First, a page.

Network tools

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For other network related things, see:


Also:

This article/section is a stub — probably a pile of half-sorted notes, is not well-checked so may have incorrect bits. (Feel free to ignore, or tell me)

Medium level tools

Download tools

You probably already know wget or curl. In that context, lftp is also interesting.

  • wget is a HTTP and FTP downloader, with some neat features geared towards those protocols
  • curl is like wget, with a different feature set and supporting some more protocols
  • lftp is a useful (mass) downloading tool that does HTTP, FTP, SFTP, and others

See also this comparison table


Low-level tools

Pings and port scans

This article/section is a stub — probably a pile of half-sorted notes, is not well-checked so may have incorrect bits. (Feel free to ignore, or tell me)

nmap notes

(assumption is use on home LAN. For security stuff, learn it properly)


Port states

open:

  • computer is listen()ing and will accept() connections on port

closed:

  • host responds with ICMP 'Port Unreachable' message
  • probably because it's not listen()ing on port
  • those ICMP packets can also be generated by firewall rules - meaning that this port may be closed to you but open to others

filtered can mean a few things:

  • got some ICMP unreachable errors that aren't Port Unreachable (net unreachable, host unreachable, etc.)(verify)
  • OR when there is no response after some time, e.g if the packets were dropped (at the host, or a router on the way)

unfiltered:

  • most other ports were filtered, but this one is closed (verify)


Note that different ICMP rejections in iptables can lead to either 'closed' or 'filtered', so ports may still be open to other places (or under other conditions).

Some arguments

  • -Tn: aggressiveness/speed. See [1]
0 and 1 will avoid most intrusion detection, but also take very long
Default is -T3
-T4 and -T5 are often acceptable on LAN
-T4 may affect your internet access, -T5 is a bit asocial and may affect accuracy. Both are likely to be blocked if there is any intrusion detection


Quick (and approximate) host discovery:

  • -sP, later -sn
    • Ping only, no port scan after it
    • won't report hosts not responding to ping
nmap -sP 192.168.1.0/24


Interesting arguments:

  • -p: port(s) to scan on.
By default it scans 1000 commonly used ports
with -F it scans 100 commonly used ports
If you're interested in a faster scan and only a single service, e.g.
-p 22
...or finding hosts with a bunch of services, e.g.
-p 1-200
...or a few specific things, say
-p 80,22,5353,445,139,631,123,3689,548,7,5900,5000
...or really everything, with
-p 0-65535
Note that scans on the same subnet are a lot faster than those elsewhere


Target spec
I commonly use
192.168.2.0/24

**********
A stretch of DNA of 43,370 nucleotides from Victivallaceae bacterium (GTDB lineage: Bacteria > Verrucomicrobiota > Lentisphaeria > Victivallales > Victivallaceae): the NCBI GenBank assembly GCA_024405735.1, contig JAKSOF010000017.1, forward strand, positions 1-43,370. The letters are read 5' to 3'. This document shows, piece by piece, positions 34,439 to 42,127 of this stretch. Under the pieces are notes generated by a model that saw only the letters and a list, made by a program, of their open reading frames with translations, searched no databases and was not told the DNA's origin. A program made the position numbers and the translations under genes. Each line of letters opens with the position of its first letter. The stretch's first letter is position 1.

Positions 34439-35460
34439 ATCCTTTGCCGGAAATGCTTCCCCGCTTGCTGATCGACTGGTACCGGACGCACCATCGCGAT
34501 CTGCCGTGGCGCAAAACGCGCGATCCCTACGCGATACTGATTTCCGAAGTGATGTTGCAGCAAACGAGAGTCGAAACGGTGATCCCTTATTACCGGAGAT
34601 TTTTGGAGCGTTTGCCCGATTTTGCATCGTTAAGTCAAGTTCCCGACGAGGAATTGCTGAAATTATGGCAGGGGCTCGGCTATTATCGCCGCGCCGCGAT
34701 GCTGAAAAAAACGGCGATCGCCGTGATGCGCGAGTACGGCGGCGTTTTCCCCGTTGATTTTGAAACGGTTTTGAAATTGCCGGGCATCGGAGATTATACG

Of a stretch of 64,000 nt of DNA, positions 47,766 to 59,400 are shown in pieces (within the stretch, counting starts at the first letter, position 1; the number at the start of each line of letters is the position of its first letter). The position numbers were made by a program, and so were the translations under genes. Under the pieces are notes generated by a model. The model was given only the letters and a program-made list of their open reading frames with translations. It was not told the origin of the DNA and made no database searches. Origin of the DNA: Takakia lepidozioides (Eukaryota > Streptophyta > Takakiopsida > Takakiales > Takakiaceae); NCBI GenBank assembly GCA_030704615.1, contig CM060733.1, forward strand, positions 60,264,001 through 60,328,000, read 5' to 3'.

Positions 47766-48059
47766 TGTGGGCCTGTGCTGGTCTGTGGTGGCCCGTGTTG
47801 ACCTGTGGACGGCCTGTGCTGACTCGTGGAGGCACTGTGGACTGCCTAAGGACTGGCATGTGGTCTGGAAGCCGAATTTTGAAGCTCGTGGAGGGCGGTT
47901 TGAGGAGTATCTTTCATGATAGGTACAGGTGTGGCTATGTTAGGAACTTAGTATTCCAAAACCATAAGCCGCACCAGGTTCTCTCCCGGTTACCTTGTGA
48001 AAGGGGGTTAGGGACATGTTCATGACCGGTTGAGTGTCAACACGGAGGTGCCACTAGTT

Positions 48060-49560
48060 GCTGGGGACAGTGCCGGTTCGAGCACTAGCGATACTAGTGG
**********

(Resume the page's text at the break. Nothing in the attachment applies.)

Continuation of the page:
style

Other options:

  • example.org/24
    - mask is applied after resolving the name to an IP
  • list and ranges like
    1,20-200,250-254
    , probably but not necessarily in the last octet
192.168.2.20-200
192.168.0-255.1
192.168.0,1,2,100.1,20-200,254


There are more tricks, see http://nmap.org/book/man-target-specification.html


"Host is down. If it is really up, but blocking our ping probes, try -Pn"

Watching traffic

Connections:


Speed totals (per interface):

  • bmon (speed per interface, and shows traffic shaping aggregates)
  • nload (graphs)
  • vnStat (also summarizes per day, etc.; collects via background service)
  • iptraf (per connection / interface / protocol / MAC)
  • ibmonitor (speed per interface)
  • (slurm(verify))


Speed per program:

  • nethogs (speeds per program; by default only TCP)


Speed per established connection:

  • iptraf (per connection / interface / protocol / MAC)
  • iftop (connections, speeds) - graphical feedback of speeds
  • tcptrack (connections, speeds)
  • jnettop (connections, speeds)


Packet-level

  • tcpdump takes packets from the network stack, and (with default options) gives you a short description. Also allows you to filter, write packets to the tcpdump file format (various utilities can read this). See also tcpdump notes.
  • Wireshark (previousy ethereal)[2], which still exists but isn't being developed anymore) is similar but has a GUI, some more filter options (a different filter system), and more advanced packet decoding.
  • ssldump lets you notice SSL traffic (and decrypt it, given the right keys)
  • tcpflow: instead of storing packets, this stores TCP connection interchanges in whole, each each in a separate file (or optionally only to screen). Doesn't write a standard file format, but is useful to snoop on protocols at their level (layer 5).
(can be useful to split interchanges from a tcpdump file)


Content-geared:

  • ngrep greps packets for contents. Can e.g. be used as a content-aware tcpdump alternative, in a pipe, or to filter tcpdump files after the fact.
  • driftnet picks out images from HTTP transfers and either saves them or displays them in X.
  • chaosreader interprets packet log files and snoops out files, emails, etc. from the common protocols that carry them (HTTP, FTP, SMTP)